The royal treatment

‘Last King,’ ‘The Queen’ rule Mill Valley Film Festival

Chockablock it may be, but the plethoric local film-festival scene provides cinemaniacs with one distinctive experience after another. And in the case of the Mill Valley Film Festival, it is an intimate setting, combined with world-classprogramming, that makes the event unique.

“This is the kind of festival many people would travel thousands of miles to see,” said festival programming director Zoe Elton, who describes the Mill Valley fest as offering both “a solid worldview and a Bay Area heartbeat” with an impressive lineup.

More than 230 films from 43 countries are set to roll at the 29th Mill Valley festival, which opens Thursday. Attractions range from respectable commercial fare to under-the-radar documentaries to edgy shorts. Many filmmakers will attend.

“The Last King of Scotland” screens on opening night. Directed by Kevin Macdonald, it stars Forest Whitaker as Ugandan dictator Idi Amin. Also showing Thursday is Anthony Minghella’s “Breaking and Entering,” a relationship drama starring Jude Law and Juliette Binoche.

Another anticipated offering is “The Queen,” Stephen Frears’ drama based on the events of the week following Princess Diana’s death. Portraying Queen Elizabeth is Helen Mirren, who, along with Tim Robbins, will be honored with a festival actor’s award.

Elton says she’s proud of the festival’s decision to salute these “two outstanding actors,” along with the event’s 2006 “Spotlight” honoree: director Alejandro Gonzalez Inarritu. His new film, “Babel,” will screen.

Additional features include Danish director Susanne Bier’s “After the Wedding,” the Cannes-accoladed French production “Days of Glory” and — enthusiastically recommended by Elton — “The Journals of Knud Rasmussen,” a Canadian Inuit drama.

Filmmakers’ festival

Micha Peled, a Mill Valley-based filmmaker whose documentary “China Blue” is on the bill, says that in the festival universe, Mill Valley is a high point.

“I had a film there in 1995 and found out how truly friendly and welcoming the festival is to the filmmakers,” Peled said. “I’ll be arriving after 23 festivals in 17 countries, but I still very much look forward to it.”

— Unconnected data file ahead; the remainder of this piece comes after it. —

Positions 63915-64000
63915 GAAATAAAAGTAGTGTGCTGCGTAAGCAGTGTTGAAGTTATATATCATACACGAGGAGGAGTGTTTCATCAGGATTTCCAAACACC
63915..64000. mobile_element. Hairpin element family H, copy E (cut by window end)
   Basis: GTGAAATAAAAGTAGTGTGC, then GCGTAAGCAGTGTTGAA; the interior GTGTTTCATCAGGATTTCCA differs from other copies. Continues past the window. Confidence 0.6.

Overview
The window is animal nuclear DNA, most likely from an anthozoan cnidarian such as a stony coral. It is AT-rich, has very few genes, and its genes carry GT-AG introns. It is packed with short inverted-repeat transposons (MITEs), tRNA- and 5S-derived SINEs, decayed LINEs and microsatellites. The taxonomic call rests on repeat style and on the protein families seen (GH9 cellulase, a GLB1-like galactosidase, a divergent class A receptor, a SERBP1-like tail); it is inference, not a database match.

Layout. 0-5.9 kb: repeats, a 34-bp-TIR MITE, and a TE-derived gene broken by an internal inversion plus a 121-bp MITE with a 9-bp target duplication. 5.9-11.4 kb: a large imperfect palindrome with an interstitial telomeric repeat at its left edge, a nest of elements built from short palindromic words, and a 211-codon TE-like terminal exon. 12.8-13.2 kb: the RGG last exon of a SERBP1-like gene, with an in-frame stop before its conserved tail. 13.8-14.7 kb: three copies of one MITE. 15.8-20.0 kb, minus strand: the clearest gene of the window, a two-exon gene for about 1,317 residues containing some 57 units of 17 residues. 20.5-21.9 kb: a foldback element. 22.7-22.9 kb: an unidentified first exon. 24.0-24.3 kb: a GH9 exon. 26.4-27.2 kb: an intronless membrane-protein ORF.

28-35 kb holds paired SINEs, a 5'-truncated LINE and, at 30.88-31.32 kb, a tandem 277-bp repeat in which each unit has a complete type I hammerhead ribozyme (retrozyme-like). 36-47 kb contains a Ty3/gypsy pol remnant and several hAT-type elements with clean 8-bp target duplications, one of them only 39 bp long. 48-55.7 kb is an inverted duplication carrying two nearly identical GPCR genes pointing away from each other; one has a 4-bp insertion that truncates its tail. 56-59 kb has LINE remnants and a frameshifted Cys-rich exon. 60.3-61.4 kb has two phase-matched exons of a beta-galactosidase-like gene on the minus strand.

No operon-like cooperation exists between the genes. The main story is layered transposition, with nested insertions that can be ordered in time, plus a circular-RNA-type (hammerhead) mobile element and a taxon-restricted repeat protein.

“China Blue” explores the human effects of globalization by immersing the viewer in the world of sweatshop workers in China — people who make the jeans we buy. They endure conditions that violate international labor law.

Rather than submit to China’s requirement that propaganda officials oversee their project, the filmmakers shot the film clandestinely. They smuggled in camera equipment; they experienced police interventions.

“Film festivals can certainly help launch a film,” Peled says. Following festival screenings in New Zealand and the Netherlands, for example, “China Blue” received theatrical distribution in those countries.

There are plans to open it Stateside next year.

Elton, too, praises Mill Valley’s ambiance.

“It’s like a cinema village,” she says. And that kind of atmosphere allows for “intimacy between filmmakers and the audience,” she adds. “I encourage people to make it a destination for the weekend.”

Mill Valley Film Festival

WHEN: Thursday through Oct. 15


» CineArts at Sequoia, 25 Throckmorton Ave., Mill Valley</p>

» 142 Throckmorton Theatre, 142 Throckmorton Ave., Mill Valley

» Christopher B. Smith Rafael Film Center, 1118 Fourth St., San Rafael

» Century Cinema, 41 Tamal Vista, Corte Madera

» Embarcadero Center Cinema, One Embarcadero Center, San Francisco

» Outdoor Art Club, 1 W. Blithedale Ave., Mill Valley

» Strawberry Village Shopping Center, 800 Redwood Hwy, Mill Valley

» Frantoio Ristorante, 152 Shoreline Hwy., Mill Valley

» Marin Youth Center, 1135 ThirdSt., San Rafael

» Bay Model Visitor Center, 2100 Bridgeway, Sausalito

PRICE: Tickets are $8 to $10 except where indicated

INFO: Call (415) 383-5256 or visit

artsentertainmentOther Arts

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